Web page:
For some reason, Google has decided that I should be plied on a daily basis with stories about Peter Zumthor’s plans for the new LACMA – maybe because they have correctly realised that I am indeed deeply interested in the plans and proposals for the new building, due to open in 2023, not least because it represents an extreme version of a number of current trends in museums: the focus on the quality and character of the architecture at least as much on the display of the collection (hence the selection of Peter Zumthor as its architect, whose Kolumba is one of the most brilliant museums in the last two decades); and the idea of treating a permanent collection as a resource to be displayed not systematically, but thematically.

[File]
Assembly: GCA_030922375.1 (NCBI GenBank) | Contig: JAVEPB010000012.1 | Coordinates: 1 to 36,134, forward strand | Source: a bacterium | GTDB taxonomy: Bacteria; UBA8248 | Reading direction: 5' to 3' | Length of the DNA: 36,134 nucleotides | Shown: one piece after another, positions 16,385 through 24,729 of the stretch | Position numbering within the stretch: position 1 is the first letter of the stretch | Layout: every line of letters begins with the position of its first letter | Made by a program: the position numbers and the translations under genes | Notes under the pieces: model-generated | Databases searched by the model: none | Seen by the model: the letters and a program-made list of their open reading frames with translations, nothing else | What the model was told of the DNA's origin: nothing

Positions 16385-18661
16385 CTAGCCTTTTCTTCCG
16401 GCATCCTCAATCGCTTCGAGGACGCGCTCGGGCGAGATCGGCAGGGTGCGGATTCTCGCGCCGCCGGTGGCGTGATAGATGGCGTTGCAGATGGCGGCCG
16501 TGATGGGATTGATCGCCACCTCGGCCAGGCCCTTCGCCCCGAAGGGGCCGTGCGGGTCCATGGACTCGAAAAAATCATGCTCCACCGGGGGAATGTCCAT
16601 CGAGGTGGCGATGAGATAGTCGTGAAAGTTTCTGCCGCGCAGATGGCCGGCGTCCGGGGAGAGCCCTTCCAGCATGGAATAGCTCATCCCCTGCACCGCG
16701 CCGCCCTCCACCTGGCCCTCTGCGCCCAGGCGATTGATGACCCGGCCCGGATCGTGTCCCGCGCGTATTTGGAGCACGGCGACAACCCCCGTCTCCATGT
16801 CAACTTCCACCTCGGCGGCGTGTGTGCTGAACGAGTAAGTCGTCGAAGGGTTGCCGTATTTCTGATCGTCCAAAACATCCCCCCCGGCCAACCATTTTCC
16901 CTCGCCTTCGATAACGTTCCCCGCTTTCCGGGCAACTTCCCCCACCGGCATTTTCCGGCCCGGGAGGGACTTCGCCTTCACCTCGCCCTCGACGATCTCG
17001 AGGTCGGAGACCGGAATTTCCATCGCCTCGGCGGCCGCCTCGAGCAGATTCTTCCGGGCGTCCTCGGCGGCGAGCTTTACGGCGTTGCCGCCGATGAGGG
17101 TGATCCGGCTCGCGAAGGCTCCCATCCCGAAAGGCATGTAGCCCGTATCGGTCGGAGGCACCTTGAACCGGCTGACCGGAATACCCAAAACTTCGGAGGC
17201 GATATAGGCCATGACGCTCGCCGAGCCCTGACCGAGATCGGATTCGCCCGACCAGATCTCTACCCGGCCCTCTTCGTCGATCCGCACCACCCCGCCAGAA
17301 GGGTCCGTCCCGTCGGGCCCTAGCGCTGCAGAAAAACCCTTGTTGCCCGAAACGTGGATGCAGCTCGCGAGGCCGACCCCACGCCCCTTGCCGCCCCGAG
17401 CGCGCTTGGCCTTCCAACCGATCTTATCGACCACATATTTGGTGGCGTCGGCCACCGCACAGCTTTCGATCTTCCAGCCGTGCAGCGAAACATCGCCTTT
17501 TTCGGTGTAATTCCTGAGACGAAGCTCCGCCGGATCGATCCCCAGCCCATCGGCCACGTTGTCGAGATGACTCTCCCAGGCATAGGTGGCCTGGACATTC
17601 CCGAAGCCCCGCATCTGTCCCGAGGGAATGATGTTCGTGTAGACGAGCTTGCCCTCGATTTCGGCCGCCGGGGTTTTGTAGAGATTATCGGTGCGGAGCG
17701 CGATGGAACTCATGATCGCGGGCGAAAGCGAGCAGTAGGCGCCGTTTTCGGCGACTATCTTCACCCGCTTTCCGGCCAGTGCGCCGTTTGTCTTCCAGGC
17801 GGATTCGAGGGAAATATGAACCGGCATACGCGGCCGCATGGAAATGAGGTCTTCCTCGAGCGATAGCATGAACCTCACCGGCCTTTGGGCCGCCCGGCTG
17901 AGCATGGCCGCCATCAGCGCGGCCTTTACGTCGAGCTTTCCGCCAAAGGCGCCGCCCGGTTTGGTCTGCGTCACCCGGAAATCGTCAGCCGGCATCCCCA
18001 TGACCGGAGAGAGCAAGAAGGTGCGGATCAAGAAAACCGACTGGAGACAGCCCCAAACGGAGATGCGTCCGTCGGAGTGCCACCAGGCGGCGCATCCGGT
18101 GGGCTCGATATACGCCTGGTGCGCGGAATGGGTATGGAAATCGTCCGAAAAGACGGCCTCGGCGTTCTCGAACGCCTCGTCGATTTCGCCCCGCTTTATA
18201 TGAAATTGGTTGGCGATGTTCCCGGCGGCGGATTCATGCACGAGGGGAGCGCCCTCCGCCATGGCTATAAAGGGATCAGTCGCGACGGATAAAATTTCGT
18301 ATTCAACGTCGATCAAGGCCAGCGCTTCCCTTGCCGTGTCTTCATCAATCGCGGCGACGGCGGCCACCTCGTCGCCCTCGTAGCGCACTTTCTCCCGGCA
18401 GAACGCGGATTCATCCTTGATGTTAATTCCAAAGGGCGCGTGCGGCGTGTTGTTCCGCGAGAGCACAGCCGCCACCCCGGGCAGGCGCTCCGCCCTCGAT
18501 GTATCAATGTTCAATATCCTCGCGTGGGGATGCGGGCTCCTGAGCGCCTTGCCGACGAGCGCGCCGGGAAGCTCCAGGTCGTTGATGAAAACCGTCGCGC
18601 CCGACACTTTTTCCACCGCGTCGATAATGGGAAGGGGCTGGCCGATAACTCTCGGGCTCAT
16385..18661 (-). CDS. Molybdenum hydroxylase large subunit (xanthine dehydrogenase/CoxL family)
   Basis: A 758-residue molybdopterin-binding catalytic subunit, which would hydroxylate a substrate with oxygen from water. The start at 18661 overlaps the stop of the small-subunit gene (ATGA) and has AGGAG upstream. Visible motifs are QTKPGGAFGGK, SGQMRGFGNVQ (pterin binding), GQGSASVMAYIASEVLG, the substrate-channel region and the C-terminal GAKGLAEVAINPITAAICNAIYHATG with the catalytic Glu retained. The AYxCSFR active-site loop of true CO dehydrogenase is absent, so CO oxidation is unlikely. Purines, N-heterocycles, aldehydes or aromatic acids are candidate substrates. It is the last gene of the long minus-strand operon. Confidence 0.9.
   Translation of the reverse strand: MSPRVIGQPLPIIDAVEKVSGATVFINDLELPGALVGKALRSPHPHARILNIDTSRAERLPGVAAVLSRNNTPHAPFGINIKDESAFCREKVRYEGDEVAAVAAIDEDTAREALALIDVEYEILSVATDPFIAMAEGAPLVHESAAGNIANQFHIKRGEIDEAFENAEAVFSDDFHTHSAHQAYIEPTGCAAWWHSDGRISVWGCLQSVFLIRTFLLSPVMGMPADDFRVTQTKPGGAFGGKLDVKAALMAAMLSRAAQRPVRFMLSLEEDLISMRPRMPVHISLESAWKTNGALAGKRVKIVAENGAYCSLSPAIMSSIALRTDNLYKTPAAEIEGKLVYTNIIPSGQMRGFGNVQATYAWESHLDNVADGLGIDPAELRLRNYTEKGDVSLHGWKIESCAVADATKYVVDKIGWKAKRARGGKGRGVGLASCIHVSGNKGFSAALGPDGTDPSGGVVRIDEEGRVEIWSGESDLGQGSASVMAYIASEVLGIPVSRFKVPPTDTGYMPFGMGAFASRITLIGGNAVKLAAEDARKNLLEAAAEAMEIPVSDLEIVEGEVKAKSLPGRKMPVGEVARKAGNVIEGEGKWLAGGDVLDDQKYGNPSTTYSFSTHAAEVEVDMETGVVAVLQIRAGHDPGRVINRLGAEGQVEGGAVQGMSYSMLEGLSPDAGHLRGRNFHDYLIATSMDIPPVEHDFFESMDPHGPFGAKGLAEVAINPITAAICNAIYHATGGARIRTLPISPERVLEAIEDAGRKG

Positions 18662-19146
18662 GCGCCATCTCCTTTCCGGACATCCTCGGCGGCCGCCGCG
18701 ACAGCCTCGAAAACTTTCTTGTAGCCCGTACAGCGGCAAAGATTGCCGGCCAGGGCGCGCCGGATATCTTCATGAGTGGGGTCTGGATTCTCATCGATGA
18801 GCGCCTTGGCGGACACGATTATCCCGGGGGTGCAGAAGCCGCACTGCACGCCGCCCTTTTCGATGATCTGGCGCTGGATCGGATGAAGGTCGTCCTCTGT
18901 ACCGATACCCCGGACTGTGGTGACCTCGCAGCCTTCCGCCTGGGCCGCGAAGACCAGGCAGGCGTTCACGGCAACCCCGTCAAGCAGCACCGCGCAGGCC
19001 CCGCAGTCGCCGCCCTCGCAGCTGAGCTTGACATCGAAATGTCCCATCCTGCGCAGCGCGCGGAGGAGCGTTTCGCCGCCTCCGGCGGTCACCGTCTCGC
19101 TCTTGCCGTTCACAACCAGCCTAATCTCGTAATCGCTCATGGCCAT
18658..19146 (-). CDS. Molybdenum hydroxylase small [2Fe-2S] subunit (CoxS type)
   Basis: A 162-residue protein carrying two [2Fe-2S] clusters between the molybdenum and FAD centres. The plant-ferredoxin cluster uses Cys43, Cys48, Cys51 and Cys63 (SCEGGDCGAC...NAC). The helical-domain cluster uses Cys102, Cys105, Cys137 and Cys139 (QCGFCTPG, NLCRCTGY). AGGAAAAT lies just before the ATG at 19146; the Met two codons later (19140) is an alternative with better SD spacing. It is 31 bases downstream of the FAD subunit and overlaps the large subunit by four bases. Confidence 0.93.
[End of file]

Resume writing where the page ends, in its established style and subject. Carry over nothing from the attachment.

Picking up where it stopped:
Today, Google has alerted me to an article in Curbed, an online magazine, which gives much the best and most detailed account of the issues and the controversy it has caused, including introducing me to the idea of ‘Googie Architecture’ which is highly relevant to the style which has been chosen for the building (see below).
The one thing which the controversy misses is that the old buildings have now been demolished, so mourning their loss is beside the point. Also, to add my halfpenny to the discussion, the so-called chapel galleries have been abolished and the ceiling heights have been reduced to 14 foot. If I was Christopher Knight, who has just won a Pulitzer Prize for his criticism of the scheme, these are the two key issues I would be focusing on, which are almost certainly the result of so-called value engineering, in which project managers and cost consultants remove the very best characteristics of an architectural design.